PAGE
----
Common menu bar links

Mountain National Parks Careers

Living in Banff National Park of Canada

 Cascade Mountain and the Town of Banff 
Cascade Mountain and the Town of Banff

© Parks Canada

About the park
The Lifestyle with the job
Facts About Banff
Learn more

About the park

Welcome to the birthplace of Canada’s national parks system. The idea of a Canada-wide family of national parks and national historic sites took root in the Rockies more than a century ago, with the establishment of Banff National Park in 1885. Today this system of protected areas continues to expand and commemorate the people, places and events that define Canada.

National parks and national historic sites are special places, and represent the power of Canada’s landscape and the vitality of its culture. Each national park is a gateway to nature and culture, offering individuals opportunities to experience a personal relationship with the wild. Each national historic site is a valuable source of information, a living history adventure, and an experience of what Canada was and is today.

Banff National Park is the first national park in Canada and third oldest in the world. It is also one of the most visited places in the country with more then 4 million visits each year. Large numbers of elk, bighorn sheep, mule deer and other large animals make Banff one of the great protected ecosystems remaining in the Rocky Mountains. This vast wilderness is one of the few remaining places in southern Canada that is home to a full range of carnivores, including grizzly bears, wolves, black bears and coyotes. Banff National Park is also home to 844 plant species.

Banff national park is also a source of cultural heritage. There are two national historic sites within the park, telling of Canada’s past. The first one is the Banff Park Museum Historic Site of Canada, this museum is about natural and cultural history. The Cave and Basin National Historic Site of Canada on the other hand commemorates the birthplace of Canada's National Park system.

The Lifestyle with the job

Skiing Skiing
© Parks Canada

From the great outdoors to a vibrant town experience, Banff National Park offers experiences for everyone. Whether your hobby is snowboarding or you simply enjoy the view from your front porch, Banff is a dynamic place to work and play. Many come to visit and decide to stay. They simply can’t resist the charm and adventures.

The park is home to a renowned golf course, a natural hot spring, three world-class downhill ski and snowboarding areas, 60 panoramic hiking trails, more than 1000 breath-taking glaciers, countless magnificent views and much more. Pampering is no stranger to this part of the country neither is shopping. With more than 10 elegant day spas and 250 retail outlets you definitely can’t get bored even on rainy days.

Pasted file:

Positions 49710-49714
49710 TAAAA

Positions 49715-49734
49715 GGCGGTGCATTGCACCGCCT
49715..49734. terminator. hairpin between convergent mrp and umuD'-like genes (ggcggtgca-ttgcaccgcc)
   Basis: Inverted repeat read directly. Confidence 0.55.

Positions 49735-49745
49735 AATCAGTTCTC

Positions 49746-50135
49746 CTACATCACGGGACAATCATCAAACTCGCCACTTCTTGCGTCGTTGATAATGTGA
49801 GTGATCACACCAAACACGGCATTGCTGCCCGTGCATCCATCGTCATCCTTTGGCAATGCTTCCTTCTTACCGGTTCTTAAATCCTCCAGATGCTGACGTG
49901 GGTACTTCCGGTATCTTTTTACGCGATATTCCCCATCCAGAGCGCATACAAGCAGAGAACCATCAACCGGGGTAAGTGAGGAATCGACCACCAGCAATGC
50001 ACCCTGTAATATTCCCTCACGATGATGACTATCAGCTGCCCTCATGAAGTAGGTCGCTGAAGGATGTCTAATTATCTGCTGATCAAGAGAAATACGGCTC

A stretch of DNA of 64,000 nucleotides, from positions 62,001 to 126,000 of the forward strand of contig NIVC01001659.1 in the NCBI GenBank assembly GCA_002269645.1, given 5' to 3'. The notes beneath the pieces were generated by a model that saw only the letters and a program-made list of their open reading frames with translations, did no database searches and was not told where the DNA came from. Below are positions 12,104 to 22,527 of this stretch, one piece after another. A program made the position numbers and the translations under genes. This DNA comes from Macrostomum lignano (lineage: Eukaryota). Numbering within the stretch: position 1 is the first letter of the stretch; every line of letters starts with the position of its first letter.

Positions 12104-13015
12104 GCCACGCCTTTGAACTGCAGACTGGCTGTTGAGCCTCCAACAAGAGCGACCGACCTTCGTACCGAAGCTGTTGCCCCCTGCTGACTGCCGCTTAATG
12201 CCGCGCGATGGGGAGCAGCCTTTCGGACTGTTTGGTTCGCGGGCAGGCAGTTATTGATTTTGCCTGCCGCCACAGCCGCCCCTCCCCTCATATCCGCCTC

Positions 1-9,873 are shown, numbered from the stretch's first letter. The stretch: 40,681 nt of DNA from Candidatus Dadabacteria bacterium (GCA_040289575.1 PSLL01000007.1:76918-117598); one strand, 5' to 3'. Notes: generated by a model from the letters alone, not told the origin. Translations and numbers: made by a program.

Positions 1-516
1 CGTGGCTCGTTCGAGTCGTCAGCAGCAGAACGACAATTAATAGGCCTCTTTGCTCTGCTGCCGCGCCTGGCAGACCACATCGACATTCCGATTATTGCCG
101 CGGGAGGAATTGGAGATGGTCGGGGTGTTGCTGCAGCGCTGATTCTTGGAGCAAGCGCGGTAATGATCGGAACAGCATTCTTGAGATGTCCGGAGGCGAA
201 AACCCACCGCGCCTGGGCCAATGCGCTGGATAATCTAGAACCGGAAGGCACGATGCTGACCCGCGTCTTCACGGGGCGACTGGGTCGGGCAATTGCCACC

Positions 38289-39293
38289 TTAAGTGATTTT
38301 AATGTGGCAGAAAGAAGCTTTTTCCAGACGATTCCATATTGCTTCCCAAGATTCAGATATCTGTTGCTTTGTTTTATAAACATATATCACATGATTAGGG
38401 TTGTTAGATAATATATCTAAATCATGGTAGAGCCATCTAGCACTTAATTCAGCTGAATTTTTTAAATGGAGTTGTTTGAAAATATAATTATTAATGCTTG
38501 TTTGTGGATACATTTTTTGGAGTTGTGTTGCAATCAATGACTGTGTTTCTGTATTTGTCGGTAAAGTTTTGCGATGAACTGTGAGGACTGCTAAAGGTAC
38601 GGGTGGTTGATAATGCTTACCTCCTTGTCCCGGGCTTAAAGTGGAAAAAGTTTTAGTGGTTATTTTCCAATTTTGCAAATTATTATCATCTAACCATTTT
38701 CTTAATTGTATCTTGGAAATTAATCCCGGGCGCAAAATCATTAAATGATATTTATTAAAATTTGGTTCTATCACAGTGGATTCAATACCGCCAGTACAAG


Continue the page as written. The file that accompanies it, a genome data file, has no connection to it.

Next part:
Located in the heart of Banff National Park, the Town of Banff is also about culture and art. The population is very much diverse. The town offers a variety of cuisine, for example you can experience French, Korean or Indian food without leaving downtown Banff. Banff is home to more than 150 restaurants. With 25 bars, pubs and lounges, nightlife in this town is something to experience.

The Town of Banff is one hour away from Calgary, 20 minutes from Canmore and is part of the Bow Valley. The town also offers all the necessary amenities such as hospital, medical clinics, dental clinics, public library, postal office, banks, grocery stores, shopping centres, schools, daycares, arena and recreation grounds to name a few. However, like most resort towns, affordable accommodation is not easy to find in Banff. Prices are higher than the Canadian average rate for renting or buying a house.

Living in Banff will give you access to 13 art galleries, 1 movie theatre and 2 museums; art lovers will not be disappointed. The Banff Centre, an internationally renown arts and culture centre, and conference facility, offers live performances and events featuring dance, music, theatre, opera, films, new media, and literary readings throughout the year.

Facts About Banff …

The Canadian Rocky Mountain Parks World Heritage Site is a United Nations designation which includes Jasper, Kootenay and Yoho national parks, plus adjacent B.C. provincial parks: Hamber, Mount Robson and Mount Assiniboine.

Bighorn Sheep Bighorn Sheep
© Parks Canada / Sophie Lauro

Banff National Park is 6641 sq. km (2564 sq. miles) in area.

Banff Townsite, the highest town in Canada, 1383 m (4537 feet).

Banff (pronounced “Banph”) is named after Banffshire, Scotland, the birthplace of two of the original Canadian Pacific Railway directors.

Highest mountain totally within Banff: Mt. Forbes, 3612 m (11,850 feet).

Age of mountains: 120 million - 45 million years old (“middle aged” by world standards).

Rufous Hummingbird
Rufous Hummingbird
© Parks Canada / Amar Athwal

Main river: Bow River, headwaters at Bow Glacier/Bow Lake, flows to Hudson Bay.

Largest and deepest lake: Lake Minnewanka (dammed).

Canadian Heritage River: North Saskatchewan.

Common trees: lodgepole pine, white spruce, trembling aspen, balsam poplar, Douglas fir, limber pine, Engelmann spruce, subalpine fir, alpine larch, whitebark pine. Average elevation of treeline: 2100 m (7000 feet).

Banff National Park maintains 1500 km (972 miles) of trails, and 53 backcountry and 13 frontcountry campgrounds.

Most people don’t want to leave.

Learn more

To learn more about life in Banff please visit the following websites: